International Monetary Fund Slashes U.S. Growth Prospects

By Xyla Joelle L. Fernandez

Oct 06, 2016 06:00 AM EDT

The International Monetary Fund is downgrading its forecast for the U.S. economy this year because business investment has proved weaker than expected. The IMF cut its estimate for U.S. economic growth in 2016 to 1.6 percent from the 2.2 percent it had predicted, July. 

Behind the slump in U.S. business investment, the IMF says, are cutbacks in the energy industry, a strong dollar that is depressing exports and "policy uncertainty'' related to the November elections. 

The IMF says sluggishness in the United States has been offset by improving prospects among developing economies. It left unchanged its forecast for overall global growth this year at 3.1 percenThe IMF (International Monetary Fund) said that they are lowering the forecast for U.S growth this year. This was announced last Tuesday and said that the downgrade is casting a shadow on the outlook for performance among the world's advanced economies.

It is the biggest decline for a developed nation and is driven by unexpectedly weak business investment and slim inventories.

The IMF expects that America's output will expand by a tepid 1.6 percent, more than half percentage point less that forecast in July.

"The world is moving sideways. Without determined policy action to support economic activity over the short and longer terms, sub-par growth at recent levels risks perpetuating itself-through the negative economic and political forces it is unleashing" ", IMF Chief Economist Maury Obstfeld said.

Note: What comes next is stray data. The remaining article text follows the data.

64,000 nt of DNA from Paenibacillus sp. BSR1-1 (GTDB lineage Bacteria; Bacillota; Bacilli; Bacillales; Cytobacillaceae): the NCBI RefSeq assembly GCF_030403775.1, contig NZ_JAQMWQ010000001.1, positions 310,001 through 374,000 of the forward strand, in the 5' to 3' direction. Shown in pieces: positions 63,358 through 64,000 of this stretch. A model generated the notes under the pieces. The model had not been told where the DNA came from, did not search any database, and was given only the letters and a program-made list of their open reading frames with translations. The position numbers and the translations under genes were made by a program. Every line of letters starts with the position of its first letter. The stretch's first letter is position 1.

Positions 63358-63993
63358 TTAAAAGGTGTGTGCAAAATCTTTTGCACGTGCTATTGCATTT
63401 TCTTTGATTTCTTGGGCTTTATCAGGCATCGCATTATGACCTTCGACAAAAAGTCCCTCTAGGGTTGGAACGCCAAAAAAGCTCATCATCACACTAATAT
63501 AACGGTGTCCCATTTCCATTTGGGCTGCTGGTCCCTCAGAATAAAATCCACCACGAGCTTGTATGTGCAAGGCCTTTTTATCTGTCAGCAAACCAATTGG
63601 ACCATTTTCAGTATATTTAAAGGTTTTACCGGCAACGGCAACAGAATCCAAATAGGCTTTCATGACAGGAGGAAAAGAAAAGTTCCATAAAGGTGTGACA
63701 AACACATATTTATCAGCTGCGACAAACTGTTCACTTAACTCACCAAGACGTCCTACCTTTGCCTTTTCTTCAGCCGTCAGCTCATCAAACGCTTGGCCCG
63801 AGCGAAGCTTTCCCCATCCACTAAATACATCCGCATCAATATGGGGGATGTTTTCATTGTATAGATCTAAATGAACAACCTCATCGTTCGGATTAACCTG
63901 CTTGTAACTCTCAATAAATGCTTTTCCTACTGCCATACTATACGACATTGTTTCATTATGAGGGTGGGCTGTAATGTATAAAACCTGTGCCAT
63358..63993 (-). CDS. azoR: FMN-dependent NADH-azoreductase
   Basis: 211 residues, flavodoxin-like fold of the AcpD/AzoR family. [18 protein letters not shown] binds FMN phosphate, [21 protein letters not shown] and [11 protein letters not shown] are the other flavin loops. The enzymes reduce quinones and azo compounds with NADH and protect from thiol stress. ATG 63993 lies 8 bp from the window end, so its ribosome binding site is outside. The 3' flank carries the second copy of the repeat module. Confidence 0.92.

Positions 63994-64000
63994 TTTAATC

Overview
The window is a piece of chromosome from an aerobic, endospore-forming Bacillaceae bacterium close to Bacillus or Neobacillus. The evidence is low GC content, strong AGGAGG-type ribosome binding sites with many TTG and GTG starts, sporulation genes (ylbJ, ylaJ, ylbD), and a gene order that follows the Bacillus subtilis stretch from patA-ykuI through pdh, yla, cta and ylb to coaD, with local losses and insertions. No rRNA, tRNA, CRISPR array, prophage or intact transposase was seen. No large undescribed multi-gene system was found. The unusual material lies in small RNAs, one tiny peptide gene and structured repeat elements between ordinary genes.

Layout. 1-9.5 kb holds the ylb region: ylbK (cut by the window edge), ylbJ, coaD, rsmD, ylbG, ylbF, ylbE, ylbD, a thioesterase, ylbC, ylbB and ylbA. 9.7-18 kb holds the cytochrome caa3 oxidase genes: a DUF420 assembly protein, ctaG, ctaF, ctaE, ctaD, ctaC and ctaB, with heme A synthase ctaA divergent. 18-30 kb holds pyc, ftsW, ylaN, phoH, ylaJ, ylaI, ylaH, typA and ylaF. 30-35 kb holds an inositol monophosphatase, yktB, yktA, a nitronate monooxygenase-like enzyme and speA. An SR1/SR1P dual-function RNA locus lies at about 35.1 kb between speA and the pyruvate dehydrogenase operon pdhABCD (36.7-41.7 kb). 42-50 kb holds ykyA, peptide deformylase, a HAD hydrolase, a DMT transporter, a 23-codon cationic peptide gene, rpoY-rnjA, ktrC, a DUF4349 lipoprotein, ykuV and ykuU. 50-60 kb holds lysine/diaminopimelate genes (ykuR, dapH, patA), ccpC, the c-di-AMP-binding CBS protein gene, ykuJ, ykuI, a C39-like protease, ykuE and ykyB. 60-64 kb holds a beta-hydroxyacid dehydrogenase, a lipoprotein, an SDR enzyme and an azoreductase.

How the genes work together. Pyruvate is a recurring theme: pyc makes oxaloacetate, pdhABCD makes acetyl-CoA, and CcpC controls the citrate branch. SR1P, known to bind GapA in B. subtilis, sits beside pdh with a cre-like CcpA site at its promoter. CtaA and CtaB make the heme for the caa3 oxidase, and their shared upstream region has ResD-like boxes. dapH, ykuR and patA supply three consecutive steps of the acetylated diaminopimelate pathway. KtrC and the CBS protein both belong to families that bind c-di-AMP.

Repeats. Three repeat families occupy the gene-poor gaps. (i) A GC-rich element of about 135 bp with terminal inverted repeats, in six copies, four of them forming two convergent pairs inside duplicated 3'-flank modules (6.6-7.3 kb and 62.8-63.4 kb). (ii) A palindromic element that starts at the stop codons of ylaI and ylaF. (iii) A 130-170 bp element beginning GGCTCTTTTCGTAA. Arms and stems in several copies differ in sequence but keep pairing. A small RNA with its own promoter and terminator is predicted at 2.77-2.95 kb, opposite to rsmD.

The IMF also had warned that the so-called Brexit  could depress growth in the United Kingdom for years. British  growth forecast increased by 0.1 percent points to 1.8 percent which is better than the United States-a the worst scenarios failed to materialize.

As both presidential candidates have opposed an expansive new trade deal known as the Trans Pacific Partnership. Republican nominee Donald Trump, has criticized long term standing trade deal such as NAFTA and called for steep on goods from China and Mexico.

The result in some richer countries has been a political movement that blames globalization for all woes and seeks somehow to wall off the economy from global trends rather than engage with cooperatively foreign nations," Obstfeld  furthered.

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